Paul’s sister is always interested in our lives in Portugal, and she and Paul had lots of conversations during our visit, but my siblings (I only saw 2 out of the 3 during my stay), didn’t seem all that interested other than to ask how long Paul and I planned to live in Portugal and if we could really find any adequate English-speaking doctors. Even though they have all visited Portugal in years past, they didn’t ask much about my life there - the friends Paul and I have made, the places we’ve visited or the experiences we’ve had. Maybe they aren’t pleased that I’m so far away and not with the family. Or maybe they have other priorities and my lifestyle is not all that interesting to them. Or perhaps it’s hard for them to understand why someone (especially, I suspect, the oldest sibling), might choose to take a different path or take a risk outside of the comfort of family and familiarity. They never say, so I’m just guessing. Although I was prepared and expected this, a little interest would have been nice.
Politics, the future of the country, and Ukraine.
By most accounts, Florida is considered a conservative-leaning state. There’s no doubt that the present governor of Florida is well liked, and people believe he’s doing an excellent job. There are also some strong objections regarding the effectiveness of the current leadership in the country as well as the national debt. Without getting into the subject too deeply, Paul and I tend to think a little more liberally. That’s not to say one way of thinking is better than another. We respect reasonable differences.
Political issues and the future of the country (and the world), were topics that we heard about while visiting the U.S. Some of it was uncomfortable to listen to or see. My philosophy about discussing sensitive political topics is not to discuss them, especially if you want to keep the peace with family or friends – this is something I learned from my father as that has always been his philosophy. So, that’s exactly what we did – we simply listened.
The war in Ukraine is not top of mind with the people we spoke to in the U.S., other than to hear the complaints of how much aid the U.S. is sending to the Ukrainians to support “their war.”
Was I home? Or just a visitor?
Throughout the two weeks, I kept asking myself this question. Paul said that he loves living in Portugal, but being the understanding and wise husband that he is and knowing me so well, he gave me the space I needed to process my own feelings without judgement.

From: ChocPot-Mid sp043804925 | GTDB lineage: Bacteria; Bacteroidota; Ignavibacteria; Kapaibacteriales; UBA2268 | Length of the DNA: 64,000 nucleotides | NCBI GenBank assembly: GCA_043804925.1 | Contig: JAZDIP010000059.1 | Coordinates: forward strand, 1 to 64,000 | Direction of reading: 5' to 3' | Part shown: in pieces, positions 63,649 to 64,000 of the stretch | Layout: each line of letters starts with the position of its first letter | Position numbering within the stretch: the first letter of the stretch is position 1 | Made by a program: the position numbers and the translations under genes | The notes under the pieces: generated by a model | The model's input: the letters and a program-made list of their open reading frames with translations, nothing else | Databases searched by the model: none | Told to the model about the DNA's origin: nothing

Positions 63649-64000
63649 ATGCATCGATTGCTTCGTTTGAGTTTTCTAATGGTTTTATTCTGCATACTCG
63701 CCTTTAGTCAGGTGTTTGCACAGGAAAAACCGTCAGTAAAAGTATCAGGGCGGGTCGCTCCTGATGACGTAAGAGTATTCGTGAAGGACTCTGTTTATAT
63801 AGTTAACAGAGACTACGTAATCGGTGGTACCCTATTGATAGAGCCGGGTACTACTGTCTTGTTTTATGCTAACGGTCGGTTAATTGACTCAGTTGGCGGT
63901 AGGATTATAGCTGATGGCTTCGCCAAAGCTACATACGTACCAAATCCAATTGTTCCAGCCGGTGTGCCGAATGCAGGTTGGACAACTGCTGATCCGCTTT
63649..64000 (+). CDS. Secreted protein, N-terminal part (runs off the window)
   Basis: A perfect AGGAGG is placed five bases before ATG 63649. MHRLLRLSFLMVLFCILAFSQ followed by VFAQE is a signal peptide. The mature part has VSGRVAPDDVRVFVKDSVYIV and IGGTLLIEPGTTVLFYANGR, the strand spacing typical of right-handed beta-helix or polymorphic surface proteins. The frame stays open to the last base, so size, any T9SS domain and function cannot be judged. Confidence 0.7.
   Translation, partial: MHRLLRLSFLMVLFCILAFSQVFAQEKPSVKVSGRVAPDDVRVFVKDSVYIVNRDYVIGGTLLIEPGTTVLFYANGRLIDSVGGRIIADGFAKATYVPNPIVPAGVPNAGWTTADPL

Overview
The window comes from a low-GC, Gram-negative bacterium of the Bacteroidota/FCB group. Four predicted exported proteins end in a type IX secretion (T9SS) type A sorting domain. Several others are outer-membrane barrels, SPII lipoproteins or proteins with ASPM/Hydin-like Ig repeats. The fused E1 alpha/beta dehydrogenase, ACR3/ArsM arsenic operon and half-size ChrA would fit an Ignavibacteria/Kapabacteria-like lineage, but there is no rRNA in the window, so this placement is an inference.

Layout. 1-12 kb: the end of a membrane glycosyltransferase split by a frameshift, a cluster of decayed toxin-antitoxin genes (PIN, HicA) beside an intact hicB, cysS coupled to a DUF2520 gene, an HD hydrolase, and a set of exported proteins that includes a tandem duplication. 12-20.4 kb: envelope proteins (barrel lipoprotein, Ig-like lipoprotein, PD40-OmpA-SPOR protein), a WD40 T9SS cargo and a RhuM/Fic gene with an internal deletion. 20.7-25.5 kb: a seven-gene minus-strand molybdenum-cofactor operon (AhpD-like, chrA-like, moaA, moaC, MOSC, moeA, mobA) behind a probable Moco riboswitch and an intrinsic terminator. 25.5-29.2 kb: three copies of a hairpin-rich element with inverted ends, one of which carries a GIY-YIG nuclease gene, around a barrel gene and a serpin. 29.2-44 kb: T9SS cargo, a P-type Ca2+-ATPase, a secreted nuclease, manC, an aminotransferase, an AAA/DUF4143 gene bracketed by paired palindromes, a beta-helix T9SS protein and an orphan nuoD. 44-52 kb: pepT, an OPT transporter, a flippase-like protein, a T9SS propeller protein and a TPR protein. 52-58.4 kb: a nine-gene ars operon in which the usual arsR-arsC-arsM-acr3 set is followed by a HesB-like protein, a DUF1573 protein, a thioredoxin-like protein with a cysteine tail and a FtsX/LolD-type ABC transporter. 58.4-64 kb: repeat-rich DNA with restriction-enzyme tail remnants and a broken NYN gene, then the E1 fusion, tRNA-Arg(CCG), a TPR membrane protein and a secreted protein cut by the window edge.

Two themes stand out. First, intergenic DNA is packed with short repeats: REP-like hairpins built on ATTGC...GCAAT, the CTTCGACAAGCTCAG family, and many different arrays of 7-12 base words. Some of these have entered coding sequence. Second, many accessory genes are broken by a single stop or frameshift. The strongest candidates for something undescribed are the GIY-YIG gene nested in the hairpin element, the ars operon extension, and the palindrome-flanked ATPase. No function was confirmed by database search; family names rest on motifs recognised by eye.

Quite by accident, I found my answer. A couple of days before we were scheduled to head back to Portugal, we were with Dad and some family members enjoying dinner at his favorite restaurant, when a long-time waiter who knows my father and my family fairly well (and someone who I know happens to be highly opinionated when it comes to political views), stopped by the table to say hello. He came over to me and asked me why Paul and I had decided to live in Portugal (of all places).
I was going to tell him about the beauty of the country, the kindness of the people, the charm and character, the history around every corner, the festivals and traditions, the meaningful conversations, the slower pace, the feeling of acceptance no matter who you are or what you have, the opportunity to meet a diverse group of people that we now call friends. But I sensed that he would have had difficulty comprehending any of that. So instead, I simply replied that Paul and I had always wanted to retire in Europe (I’d hoped he’d accept that as an answer and move on– but no). He then said, “Well, sure. I’ve traveled throughout Europe as well and it was fun, but you know, you will come back.”
I paused for a moment, then looked directly at him and quietly said, “You know, I’m of the belief that once you leave a place, you can never truly come back.” He appeared somewhat surprised by my response, and then he gave me an odd look. “Oh no,” he said with a smirk. “You’ll come back.”
I just smiled, and in that moment, I had my answer.
PS: Muito obrigada (many thanks) to Antonio for supporting Our Portugal Journey through Buy Me a Coffee. Your generosity and interest help to keep this publication free to subscribers.
Until next time…